As readers here have probably figured out by now, I take a special pleasure in identifying cultural and political arguments that have, almost miraculously, been recycled from the past. Nothing annoys me more than another rant about how we really are going to Hell in a handbasket. Or that the immigrants pose an existential threat to our sovereignty or national identity. Or, from other quarters, the notion that Americans once treated Mother Earth with such lovingkindness until the big, bad industrial capitalists came in and blew off the mountaintops, destroyed the Gulf Coast, and poisoned the food supply with genetically modified beef. As if our age was the first to ponder the great questions of human existence.
But that doesn’t mean we should ignore these recurring protests either. Instead, we should analyze WHY they keep re-emerging, and what sorts of patterns do they reveal.
Ross Douthat has an interesting piece in the New York Times today on the ironic push toward consolidation in the wake of the financial crisis. As Douthat notes, the very “experts” who got us into the trouble that ails us are the only ones with the wherewithal to get us out. Surely we see that on display in the Gulf as nobody but BP possesses the tools to plug a mile-deep oil gusher. The net result is further consolidation of power – even as populists demand some sort of major reform and devolution.
But, again, we’ve been here before. The Progressive Era 100 years ago witnessed a similar consolidation of not only governmental power – as was intended – but also corporate power. Despite the trust-busting acts of the TR era corporations only grew stronger.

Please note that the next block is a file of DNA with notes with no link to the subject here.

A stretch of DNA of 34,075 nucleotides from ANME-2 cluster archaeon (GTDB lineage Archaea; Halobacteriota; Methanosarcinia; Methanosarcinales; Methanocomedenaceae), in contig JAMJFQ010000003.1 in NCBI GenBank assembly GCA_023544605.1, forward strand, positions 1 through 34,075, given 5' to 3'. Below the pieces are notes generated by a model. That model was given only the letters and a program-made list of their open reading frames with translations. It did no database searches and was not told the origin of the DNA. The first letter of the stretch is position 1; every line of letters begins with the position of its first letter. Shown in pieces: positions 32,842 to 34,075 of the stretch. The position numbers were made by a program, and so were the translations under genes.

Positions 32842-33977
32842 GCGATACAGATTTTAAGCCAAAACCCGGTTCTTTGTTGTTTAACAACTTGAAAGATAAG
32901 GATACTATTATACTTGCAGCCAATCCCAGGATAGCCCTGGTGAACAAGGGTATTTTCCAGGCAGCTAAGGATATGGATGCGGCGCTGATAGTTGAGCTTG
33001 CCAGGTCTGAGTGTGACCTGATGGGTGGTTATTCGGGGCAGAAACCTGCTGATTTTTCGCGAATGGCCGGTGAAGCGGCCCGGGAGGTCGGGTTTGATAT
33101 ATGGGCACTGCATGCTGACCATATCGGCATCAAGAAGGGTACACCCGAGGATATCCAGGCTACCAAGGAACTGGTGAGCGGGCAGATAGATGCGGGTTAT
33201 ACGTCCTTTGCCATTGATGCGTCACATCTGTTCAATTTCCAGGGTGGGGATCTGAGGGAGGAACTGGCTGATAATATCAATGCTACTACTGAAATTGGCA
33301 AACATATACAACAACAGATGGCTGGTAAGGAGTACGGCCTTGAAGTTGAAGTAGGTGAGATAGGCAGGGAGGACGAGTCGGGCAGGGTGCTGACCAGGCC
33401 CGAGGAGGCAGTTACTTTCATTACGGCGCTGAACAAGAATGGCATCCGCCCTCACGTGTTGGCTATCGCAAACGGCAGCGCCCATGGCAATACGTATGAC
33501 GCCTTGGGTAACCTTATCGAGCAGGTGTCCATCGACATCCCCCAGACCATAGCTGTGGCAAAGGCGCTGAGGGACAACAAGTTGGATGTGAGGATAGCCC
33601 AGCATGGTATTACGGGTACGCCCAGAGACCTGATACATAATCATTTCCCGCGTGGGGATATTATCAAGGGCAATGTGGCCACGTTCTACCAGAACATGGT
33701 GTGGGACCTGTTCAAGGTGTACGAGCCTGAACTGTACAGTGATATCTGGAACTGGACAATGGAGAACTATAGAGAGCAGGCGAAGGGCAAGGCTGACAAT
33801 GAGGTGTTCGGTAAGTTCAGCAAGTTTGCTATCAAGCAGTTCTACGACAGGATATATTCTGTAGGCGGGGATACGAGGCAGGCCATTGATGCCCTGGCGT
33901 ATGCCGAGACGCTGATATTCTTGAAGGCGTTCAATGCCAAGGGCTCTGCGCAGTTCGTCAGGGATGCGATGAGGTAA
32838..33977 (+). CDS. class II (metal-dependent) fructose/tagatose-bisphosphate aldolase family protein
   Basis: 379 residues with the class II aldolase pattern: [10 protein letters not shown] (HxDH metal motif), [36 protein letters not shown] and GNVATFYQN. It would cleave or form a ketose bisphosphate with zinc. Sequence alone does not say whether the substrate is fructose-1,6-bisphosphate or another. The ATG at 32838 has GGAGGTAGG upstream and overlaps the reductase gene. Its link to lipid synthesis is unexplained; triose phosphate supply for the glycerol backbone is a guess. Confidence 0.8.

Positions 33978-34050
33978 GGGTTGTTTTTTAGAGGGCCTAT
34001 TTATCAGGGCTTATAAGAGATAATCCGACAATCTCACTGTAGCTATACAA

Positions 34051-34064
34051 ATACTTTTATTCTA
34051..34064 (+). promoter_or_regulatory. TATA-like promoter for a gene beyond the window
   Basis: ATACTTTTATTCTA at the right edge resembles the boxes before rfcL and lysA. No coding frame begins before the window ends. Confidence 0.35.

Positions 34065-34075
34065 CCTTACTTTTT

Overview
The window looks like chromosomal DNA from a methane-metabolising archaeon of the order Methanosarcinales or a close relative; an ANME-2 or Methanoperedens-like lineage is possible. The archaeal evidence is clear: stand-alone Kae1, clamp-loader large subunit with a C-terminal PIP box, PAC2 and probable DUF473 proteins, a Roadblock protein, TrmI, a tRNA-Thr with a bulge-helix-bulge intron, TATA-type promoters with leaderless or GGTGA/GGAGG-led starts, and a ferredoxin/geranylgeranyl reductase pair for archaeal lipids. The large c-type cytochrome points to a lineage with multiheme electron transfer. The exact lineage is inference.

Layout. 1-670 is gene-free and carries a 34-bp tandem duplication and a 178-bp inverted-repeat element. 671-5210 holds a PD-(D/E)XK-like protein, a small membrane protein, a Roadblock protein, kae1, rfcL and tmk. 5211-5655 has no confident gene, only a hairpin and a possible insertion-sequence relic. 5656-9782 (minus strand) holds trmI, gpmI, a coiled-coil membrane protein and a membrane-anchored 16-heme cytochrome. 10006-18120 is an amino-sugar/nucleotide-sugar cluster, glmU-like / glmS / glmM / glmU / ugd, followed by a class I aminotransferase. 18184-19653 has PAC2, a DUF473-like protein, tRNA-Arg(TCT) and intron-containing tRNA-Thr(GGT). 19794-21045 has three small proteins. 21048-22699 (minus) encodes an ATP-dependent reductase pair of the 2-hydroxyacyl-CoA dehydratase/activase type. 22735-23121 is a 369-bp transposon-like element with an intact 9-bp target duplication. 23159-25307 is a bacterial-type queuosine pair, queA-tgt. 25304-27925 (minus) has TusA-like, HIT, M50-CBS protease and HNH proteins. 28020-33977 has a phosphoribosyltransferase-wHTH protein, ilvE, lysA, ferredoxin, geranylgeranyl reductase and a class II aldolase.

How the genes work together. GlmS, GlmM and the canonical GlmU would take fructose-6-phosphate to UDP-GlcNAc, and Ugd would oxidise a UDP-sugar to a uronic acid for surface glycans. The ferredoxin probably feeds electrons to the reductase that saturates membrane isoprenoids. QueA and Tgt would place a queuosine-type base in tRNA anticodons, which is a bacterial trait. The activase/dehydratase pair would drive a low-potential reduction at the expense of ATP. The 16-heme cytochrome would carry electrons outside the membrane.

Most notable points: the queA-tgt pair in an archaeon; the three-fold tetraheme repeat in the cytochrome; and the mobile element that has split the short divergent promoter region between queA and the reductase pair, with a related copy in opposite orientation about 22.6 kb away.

Why does this happen? Douthat fingers meritocracy as the culprit. And he has a point. Who is to judge the brightest, the most diligent, the most ambitious, etc. but a consolidated financial and governmental structure? But I think the answer is deeper: modernity itself.
Sociologist Max Weber noticed a century ago that modernity tends to produce bureaucratic structures of administration that exist merely to serve the bureaucracy itself. He was speaking both of corporate and governmental bureaucracy. But he was making a point far larger than the now-obvious observation that bureaucrats want to protect their jobs. What he was outlining, instead, was the logic of modernity itself. As humans moved further away from traditional modes of agricultural production – to the point where very little of the population engages in food production at all – the rest of our existence is governed by increasingly sophisticated mechanisms of resource distribution that most of us neither control nor understand.
Later technological developments have only accelerated this process. Imagine a world today – commerce, politics, social interaction – without the World Wide Web. While many people can program in HTML and explain roughly how the internet works, does anybody really know how a computer works – beyond the elite core of IT experts who populate the basement offices of corporations around the world? Our lives are essentially controlled by experts who give us the sense of “personal interactivity” – even as we become more and more helpless to control the nature of basic communication.
On a deeper level, we are as alone today as we were in the days of the Lonely Crowd, or, for that matter, in the era of the first great critic of modernity: Friedrich Nietzsche.